5 January 2017
In 2010, the WHO estimated that, every year, 100 million people are pushed into poverty and 150 million suffer financial catastrophe because of out-of-pocket expenditure on health services. Providing affordable healthcare to the populations of low- and middle-income countries is consequently at the top of the development agenda. Universal health coverage is one of the central targets of the Sustainable Development Goals (SDGs).
Rwanda currently has the highest health insurance coverage of any country in Africa. This was achieved mainly by rolling out the Community-Based Health Insurance (CBHI) scheme, otherwise known by its French name mutuelles de santé. The scheme works as follows: an individual pays a yearly a sum of money to the state (specifically, to the Rwanda Social Security Board) to be covered by the health insurance. This in return allows the individual to access healthcare at 10 percent of the billable cost of services.
The performance of Rwanda in terms of population coverage has been surprising in many regards. First, the sheer number of people enrolled is impressive, as the scheme now covers more than 70 percent of the population. This stands in stark contrast with many other experiences across the African continent, where CBHI coverage has been disappointing, due to managerial and fiscal issues. Second, the Rwandan scheme displays original features. It is compulsory. This historically has been done in Europe as well, for example through payroll deductions for national health insurance. In Rwanda, an additional challenge is that most of the population works in the informal sector, making compulsory enrolment difficult to implement. Another original feature is that Rwanda was able to harness donor money, notably from the Global Fund to Fight AIDS, Tuberculosis and Malaria, to finance the scheme. Finally, the formal sector has supported the scheme through compulsory financial transfers to the CBHI.
The sheer number of people enrolled is impressive, as the scheme now covers more than 70 percent of the population.
While this experience has been documented from a technical point of view, work on the origins and history of the scheme, and on the politics underpinning this exceptional experience, are absent. My paper sought to fill this gap by looking at the political drivers behind the Rwandan CBHI. It is part of a wider project with ESID, comparing elite commitment to social protection in five African countries: Ethiopia, Kenya, Rwanda, Uganda and Zambia.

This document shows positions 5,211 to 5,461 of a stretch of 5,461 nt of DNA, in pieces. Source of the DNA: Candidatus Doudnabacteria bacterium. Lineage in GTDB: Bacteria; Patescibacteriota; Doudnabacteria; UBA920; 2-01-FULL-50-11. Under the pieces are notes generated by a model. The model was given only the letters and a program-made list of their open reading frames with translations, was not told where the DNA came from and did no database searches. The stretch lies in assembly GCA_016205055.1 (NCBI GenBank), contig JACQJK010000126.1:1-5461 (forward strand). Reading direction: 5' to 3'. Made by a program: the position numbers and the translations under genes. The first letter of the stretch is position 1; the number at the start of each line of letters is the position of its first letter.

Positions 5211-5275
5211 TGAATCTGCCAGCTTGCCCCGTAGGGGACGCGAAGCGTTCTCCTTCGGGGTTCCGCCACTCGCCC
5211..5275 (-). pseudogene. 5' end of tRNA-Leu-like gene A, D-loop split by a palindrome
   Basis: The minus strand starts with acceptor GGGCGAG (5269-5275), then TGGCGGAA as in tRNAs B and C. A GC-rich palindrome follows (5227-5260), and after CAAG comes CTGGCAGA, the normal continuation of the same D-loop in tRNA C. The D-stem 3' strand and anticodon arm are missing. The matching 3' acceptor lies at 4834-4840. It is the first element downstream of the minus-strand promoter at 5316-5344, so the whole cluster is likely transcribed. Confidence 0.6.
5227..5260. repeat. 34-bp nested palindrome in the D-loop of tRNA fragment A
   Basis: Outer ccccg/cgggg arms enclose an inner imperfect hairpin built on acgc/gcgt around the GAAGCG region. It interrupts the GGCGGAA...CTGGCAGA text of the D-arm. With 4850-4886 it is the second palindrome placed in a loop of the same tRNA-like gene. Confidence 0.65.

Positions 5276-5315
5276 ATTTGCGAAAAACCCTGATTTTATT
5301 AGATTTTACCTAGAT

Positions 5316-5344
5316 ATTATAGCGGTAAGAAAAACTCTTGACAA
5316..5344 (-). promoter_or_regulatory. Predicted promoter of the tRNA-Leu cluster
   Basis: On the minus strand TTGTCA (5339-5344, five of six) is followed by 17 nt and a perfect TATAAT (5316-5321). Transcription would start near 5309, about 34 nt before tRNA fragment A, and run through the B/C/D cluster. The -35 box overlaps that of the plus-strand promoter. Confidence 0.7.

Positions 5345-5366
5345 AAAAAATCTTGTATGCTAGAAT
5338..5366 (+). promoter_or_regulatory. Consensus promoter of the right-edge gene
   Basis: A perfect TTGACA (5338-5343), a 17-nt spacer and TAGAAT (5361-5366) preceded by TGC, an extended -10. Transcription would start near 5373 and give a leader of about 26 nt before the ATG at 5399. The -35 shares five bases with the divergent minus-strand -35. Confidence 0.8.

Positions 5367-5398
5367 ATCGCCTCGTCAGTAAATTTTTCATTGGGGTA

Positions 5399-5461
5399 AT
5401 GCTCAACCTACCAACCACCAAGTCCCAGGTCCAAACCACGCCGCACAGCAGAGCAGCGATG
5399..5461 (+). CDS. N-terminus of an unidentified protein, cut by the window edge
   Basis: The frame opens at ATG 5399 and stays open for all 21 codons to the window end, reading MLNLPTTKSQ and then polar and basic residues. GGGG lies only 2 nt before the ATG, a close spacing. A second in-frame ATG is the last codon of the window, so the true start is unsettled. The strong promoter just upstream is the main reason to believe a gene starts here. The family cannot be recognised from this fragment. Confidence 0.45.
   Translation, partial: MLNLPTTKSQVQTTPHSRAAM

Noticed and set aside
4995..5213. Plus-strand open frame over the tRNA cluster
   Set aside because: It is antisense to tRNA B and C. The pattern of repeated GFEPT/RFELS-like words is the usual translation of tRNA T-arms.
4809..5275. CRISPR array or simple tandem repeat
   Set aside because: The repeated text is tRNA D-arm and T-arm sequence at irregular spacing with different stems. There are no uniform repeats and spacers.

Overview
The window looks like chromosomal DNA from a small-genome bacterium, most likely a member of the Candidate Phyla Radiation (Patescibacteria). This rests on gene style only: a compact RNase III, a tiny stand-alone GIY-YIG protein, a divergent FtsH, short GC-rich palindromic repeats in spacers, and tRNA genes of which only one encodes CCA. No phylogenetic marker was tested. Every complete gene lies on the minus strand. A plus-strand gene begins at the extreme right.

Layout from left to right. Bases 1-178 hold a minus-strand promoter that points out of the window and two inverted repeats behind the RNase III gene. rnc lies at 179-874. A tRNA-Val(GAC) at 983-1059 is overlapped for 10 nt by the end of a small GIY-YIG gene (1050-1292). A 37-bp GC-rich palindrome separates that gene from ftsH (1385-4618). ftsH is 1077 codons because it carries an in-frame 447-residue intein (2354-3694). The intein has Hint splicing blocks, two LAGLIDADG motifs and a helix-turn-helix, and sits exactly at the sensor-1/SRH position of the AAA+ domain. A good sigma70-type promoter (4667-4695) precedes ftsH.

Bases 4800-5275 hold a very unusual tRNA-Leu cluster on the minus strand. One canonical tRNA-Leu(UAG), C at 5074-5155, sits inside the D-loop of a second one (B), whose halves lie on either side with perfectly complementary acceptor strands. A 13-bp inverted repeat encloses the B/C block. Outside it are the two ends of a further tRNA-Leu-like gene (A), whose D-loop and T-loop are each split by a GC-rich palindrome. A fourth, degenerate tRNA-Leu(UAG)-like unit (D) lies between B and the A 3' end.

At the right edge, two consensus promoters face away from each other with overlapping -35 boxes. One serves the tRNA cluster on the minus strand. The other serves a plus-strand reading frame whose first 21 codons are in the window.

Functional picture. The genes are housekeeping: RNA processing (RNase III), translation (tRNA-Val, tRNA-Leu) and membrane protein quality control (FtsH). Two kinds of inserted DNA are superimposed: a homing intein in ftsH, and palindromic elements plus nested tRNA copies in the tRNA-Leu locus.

The political economy behind the roll-out of the CBHI explains its success, both in terms of coverage and its form. First, the commitment of the ruling elite to reach high coverage can be attributed to its attempt to quickly deliver tangible benefits to the population to foster its legitimacy, a dynamic not different to that which can be observed in Ethiopia. This dynamic is especially strong in Rwanda, where the legitimacy of the post-genocide regime was scarce. Such a legitimation project has been facilitated by the political settlement in Rwanda. The ruling party, the Rwandan Patriotic Front (RPF), dominates the political scene, making policy decisions easy to make and implement.
Yet, if this explains why the elite has been committed to providing good financial access to healthcare, it does not explain why it chose compulsory CBHI as a solution. Other solutions, such as tax-funded national health insurance lifting of user fees could have been compatible with the Rwandan political settlement. The CBHI solution won the favour of policymakers, however, because it was the solution that best fits the underlying ideas of the RPF. Particularly, the CBHI, by asking the population to financially contribute to improve access to healthcare, fits the ideological emphasis on national and individual self-reliance that the RPF has maintained since its creation. The CBHI, in the long run, is viewed as a way to decrease individual and national dependence on donors. It is also aligned with the RPF’s visceral belief that ‘one should not get anything for free’ in post-genocide Rwanda. Furthermore, it fits the RPF paradigmatic idea that financial participation has a transformative power for the poor. People should work towards solving their own problems, which a policy of ‘free healthcare’ is thought not to allow, by making people passive recipients.
The CBHI fits the ideological emphasis on national and individual self-reliance that the RPF has maintained since its creation.
The Rwandan experience reveals that the path towards universal health coverage is not simple. While its population coverage is impressive, the quality of the healthcare provided can be limited. Also, the healthcare package covered by the CBHI is incomplete. For instance, mental illness is not covered. Finally, compulsory enrolment came at a price. It has created a strong pressure on the bureaucracy to maintain high mutuelle membership. Compulsory enrolment has led to the use of swift, if not at times harsh, methods by local officials, including confiscating livestock, banning entrance to local markets, and denying administrative documents to the non-bearers of mutuelle cards. These practices run the risk of decreasing the population’s buy-in to the scheme. On the other hand, enforcing mandatory enrolment is one – if not the main – factor behind Rwanda’s high health insurance coverage, and behind the relative financial sustainability of the scheme.
This post is based on ESID Working Paper 72, ‘The political path to universal health coverage: Elite commitment to community-based health insurance in Rwanda‘.
Like this? Read The politics of productivist social policies in Africa’s new ‘developmental states’ by Dr Tom Lavers.